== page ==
Want to Improve Utility Service Reliability? Start by Choosing More Reliable Mobile Computers

Utilities are among the most data-reliant industries today, with the quality of their services heavily dependent on real-time insight into system demand and asset performance. That is why the utility sector has been one of the most reliant on mobile computing technologies for the last 20+ years.

Tablets, handhelds, and 2-in-1 laptops are used in multiple applications out in the field and inside the four walls of plants and other facilities to help utilities collect, distribute, analyze and act upon real-time data. They are a primary enabler of intelligence distribution between IT and operational technology (OT) systems and people. And though perceived as commonplace in today’s enterprise environments, the game-changing role that mobile computers play in daily utility operations should not be underestimated as more advanced data systems come online. Nor should the value of truly rugged mobile computers be discounted. That is because there a direct correlation remains between utilities’ performance and the performance of mobile devices used to monitor, analyze and control utility operations.

Whether your organization is responsible for the production and distribution of electricity, natural gas or water, or charged with the installation or servicing of utility infrastructure, you must find a way to manage highly distributed assets. This necessitates a workforce that can remain productive while highly mobile. Thus, the natural reliance on tablets and other mobile devices that offer full computing capabilities in and out of the office. However, the frequent dispatch of crews to hazardous locations – and their exposure to a range of extreme environmental elements – also necessitates a mobile computing solution that takes worker safety and device reliability into account.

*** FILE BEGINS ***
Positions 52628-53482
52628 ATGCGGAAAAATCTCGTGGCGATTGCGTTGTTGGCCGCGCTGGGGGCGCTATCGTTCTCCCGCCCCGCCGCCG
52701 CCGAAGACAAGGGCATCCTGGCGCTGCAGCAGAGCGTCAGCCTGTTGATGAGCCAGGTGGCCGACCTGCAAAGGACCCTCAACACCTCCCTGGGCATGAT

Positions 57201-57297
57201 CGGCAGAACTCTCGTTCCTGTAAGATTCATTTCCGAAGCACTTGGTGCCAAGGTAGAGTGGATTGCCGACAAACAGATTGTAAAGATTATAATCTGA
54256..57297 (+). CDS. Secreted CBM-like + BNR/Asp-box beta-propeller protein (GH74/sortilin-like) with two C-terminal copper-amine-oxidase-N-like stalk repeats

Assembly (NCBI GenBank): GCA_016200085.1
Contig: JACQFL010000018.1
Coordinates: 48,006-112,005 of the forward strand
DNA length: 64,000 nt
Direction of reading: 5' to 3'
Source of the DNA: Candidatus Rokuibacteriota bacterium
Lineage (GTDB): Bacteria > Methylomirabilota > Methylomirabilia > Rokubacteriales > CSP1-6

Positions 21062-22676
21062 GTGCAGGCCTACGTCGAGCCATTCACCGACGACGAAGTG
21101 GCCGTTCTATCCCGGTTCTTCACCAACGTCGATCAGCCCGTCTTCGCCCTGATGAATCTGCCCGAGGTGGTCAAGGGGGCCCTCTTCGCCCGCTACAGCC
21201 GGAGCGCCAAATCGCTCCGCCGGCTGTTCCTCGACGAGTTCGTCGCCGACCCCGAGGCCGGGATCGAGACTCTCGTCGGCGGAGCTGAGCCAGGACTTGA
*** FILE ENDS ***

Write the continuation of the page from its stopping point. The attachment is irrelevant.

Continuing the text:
It is not sufficient to equip workers with consumer or business-grade tablets that are enveloped in rugged cases. These devices are not suitable for use around gasses, fine dust particles, vibration-laden vehicles or water main breaks. Nor will they survive drops from shoulder height, long days under direct sunlight or drops into snow and ice. And though utilities understand the need for rugged tablets, handhelds and 2-in-1 computers, the increased marketing of consumer devices as “rugged” warrants a reminder about the benefits of devices that have been engineered rugged-to-the-core.

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Utilities Rugged Mobile Computing

Despite the widespread implementation of sensors, drones, AI, IoT, and other advanced digital technologies in the utility industry, mobile technologies remain the fundamental source of mission-critical data for the many different parties involved in utility service delivery. Everyone from equipment installers to inspectors, plant operators to infrastructure planners, and system engineers working in a back office to lineman scaling a 10-foot pole require a reliable source of information – and a very specific set of workflow tools – to proactively identify and mitigate issues that could cause service disruptions. They need a way to monitor asset performance and load balance, manage demand response, and diagnose issues remotely. Real-time insights and reliable communication channels are also mandatory for fast, effective action by utilities’ “first responders” – those dispatched to the scene of emergency outages, often in the aftermath of natural disasters.